Almost all of us working this event are old and older retired folk. As are most of the volunteers I work with in all my volunteer activities. The same people appear over and over -- the Cancer society volunteers overlap with the Community Health Centre volunteers and the Hall committee volunteers. This is not one bit surprising: this kind of volunteer activity does not mix with working. What concerns me is that there is not an intake of newly retired boomers joining in to replace some of the 80+ crowd who really can't do a lot any more. At 65 I am one of the youngest members of all the organizations I work in. I've been on the CHC board for eleven years and there are only two board members younger than I am if you except the Baptist and United Church ministers who are there ex officio. When my peer group becomes too crocked up to be active participants, there may not be people who want to replace us.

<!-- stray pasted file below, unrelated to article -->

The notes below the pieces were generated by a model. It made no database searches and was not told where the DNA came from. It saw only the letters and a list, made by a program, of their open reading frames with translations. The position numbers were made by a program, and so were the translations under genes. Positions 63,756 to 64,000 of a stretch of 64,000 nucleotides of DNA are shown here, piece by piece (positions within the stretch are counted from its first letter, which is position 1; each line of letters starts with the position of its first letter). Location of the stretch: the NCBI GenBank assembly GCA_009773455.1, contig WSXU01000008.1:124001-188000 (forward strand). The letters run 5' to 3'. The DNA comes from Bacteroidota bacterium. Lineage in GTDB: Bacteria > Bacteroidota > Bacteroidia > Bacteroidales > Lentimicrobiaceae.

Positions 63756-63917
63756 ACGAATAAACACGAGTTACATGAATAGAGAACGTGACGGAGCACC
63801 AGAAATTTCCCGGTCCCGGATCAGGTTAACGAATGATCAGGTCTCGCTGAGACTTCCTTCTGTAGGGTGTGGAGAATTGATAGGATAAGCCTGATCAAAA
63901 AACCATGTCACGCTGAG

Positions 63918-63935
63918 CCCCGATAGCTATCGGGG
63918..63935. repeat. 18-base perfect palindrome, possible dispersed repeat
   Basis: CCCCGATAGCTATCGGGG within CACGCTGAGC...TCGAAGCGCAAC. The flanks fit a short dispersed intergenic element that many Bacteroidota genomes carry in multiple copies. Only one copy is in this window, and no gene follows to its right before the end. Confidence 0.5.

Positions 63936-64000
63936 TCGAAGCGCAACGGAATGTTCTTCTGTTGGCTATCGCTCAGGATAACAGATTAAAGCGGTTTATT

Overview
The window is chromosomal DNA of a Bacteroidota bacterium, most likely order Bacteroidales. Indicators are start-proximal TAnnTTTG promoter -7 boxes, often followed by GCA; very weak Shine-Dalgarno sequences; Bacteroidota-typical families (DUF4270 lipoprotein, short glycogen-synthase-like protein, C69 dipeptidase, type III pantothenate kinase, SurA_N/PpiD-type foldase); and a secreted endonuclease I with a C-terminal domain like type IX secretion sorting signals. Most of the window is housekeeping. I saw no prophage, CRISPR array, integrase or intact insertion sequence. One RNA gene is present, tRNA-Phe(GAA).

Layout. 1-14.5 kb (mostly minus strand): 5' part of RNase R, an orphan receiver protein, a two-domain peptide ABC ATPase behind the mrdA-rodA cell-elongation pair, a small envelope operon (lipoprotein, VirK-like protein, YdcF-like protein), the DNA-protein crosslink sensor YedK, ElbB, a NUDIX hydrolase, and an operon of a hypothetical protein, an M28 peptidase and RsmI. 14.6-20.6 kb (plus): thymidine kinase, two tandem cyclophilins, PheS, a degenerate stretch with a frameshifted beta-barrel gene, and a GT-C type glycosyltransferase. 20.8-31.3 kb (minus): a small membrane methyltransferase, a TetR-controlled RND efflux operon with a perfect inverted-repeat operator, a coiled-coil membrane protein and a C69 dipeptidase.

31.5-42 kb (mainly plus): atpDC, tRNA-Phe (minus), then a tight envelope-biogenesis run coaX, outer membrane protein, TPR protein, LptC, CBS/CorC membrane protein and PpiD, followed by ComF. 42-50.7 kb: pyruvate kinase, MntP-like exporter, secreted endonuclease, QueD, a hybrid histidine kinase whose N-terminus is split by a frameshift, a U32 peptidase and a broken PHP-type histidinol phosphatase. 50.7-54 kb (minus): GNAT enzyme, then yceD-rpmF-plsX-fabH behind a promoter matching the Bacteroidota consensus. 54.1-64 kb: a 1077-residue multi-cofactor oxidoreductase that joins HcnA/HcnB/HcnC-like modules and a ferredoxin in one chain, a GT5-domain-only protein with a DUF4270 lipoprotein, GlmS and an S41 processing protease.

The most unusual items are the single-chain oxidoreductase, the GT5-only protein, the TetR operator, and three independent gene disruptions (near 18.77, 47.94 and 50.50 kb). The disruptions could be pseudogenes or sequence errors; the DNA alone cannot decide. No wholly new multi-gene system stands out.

All my life I have had the biggest bulge of the boomer generation, those born from'45 onwards, thundering along behind me. At each stage of my life, things seemed to change rather drastically a few years later when the boomers took over. An example: in 1960 women at my university obeyed (mostly) such stultifying rules as the banning of wearing jeans in the library and a 10:00 pm curfew in residence and did not question them; in 1969 there was a 'radical' campus political sit in at Sir George Williams (Concordia) that would have been unimaginable even five years earlier.

Those of you who are 40+ just qualify as the tail end of this 'generation' and your life experience has been very different from mine. Those of you who are younger yet (Gen X, etc.) have inherited a social climate that has built on that. I think you take part in such things as runs for charity, are environmental and social activists and are far more vocal and confrontational than my lot (I except people like Ann Cools and June Callwood) would ever dream of being. But you don't join the boards I find interesting, or take on the nitty gritty community activities that keep the wheels turning.